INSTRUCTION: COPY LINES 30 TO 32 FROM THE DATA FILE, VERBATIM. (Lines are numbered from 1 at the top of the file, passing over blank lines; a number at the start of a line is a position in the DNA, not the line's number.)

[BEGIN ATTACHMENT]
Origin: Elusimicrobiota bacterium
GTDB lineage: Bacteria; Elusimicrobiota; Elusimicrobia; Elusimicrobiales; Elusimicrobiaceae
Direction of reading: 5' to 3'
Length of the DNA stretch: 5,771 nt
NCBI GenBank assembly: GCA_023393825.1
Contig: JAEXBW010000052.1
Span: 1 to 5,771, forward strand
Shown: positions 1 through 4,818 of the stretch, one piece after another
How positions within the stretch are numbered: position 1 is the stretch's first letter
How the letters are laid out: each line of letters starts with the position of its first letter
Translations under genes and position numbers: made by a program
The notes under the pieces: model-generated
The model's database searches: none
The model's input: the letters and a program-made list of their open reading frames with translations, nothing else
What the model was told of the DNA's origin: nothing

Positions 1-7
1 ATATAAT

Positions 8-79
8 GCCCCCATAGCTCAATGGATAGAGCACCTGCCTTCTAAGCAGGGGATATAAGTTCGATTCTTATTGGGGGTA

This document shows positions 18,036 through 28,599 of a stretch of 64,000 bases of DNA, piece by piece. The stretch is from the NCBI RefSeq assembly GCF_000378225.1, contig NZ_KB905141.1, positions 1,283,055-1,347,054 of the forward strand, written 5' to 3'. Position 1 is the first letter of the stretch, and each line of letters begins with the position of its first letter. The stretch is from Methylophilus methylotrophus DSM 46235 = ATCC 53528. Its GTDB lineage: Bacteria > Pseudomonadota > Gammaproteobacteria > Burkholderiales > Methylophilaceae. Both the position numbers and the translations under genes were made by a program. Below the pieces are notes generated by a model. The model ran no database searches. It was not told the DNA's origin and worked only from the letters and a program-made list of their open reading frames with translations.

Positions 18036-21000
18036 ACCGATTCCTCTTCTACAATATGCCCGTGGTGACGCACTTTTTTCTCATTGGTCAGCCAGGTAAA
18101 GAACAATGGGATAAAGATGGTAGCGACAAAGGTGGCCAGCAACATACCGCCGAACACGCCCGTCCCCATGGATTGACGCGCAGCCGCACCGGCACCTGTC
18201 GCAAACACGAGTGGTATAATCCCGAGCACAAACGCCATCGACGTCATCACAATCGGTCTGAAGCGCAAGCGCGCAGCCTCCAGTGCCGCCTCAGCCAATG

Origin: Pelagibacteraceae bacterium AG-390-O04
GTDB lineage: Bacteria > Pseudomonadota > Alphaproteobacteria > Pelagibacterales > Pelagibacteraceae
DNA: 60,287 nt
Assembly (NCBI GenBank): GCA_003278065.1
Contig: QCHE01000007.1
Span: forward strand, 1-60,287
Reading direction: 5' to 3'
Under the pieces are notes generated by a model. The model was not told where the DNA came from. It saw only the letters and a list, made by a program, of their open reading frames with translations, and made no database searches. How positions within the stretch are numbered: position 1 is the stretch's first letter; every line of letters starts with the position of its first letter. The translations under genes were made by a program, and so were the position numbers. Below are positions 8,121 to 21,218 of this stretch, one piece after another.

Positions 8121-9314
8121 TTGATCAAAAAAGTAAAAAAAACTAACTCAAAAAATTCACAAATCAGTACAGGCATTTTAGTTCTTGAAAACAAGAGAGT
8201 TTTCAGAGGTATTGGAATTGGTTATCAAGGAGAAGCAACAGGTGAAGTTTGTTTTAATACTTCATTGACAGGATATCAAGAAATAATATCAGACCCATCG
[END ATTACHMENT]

Span: forward strand, 1-60,287
Reading direction: 5' to 3'
Under the pieces are notes generated by a model. The model was not told where the DNA came from. It saw only the letters and a list, made by a program, of their open reading frames with translations, and made no database searches. How positions within the stretch are numbered: position 1 is the stretch's first letter; every line of letters starts with the position of its first letter. The translations under genes were made by a program, and so were the position numbers. Below are positions 8,121 to 21,218 of this stretch, one piece after another.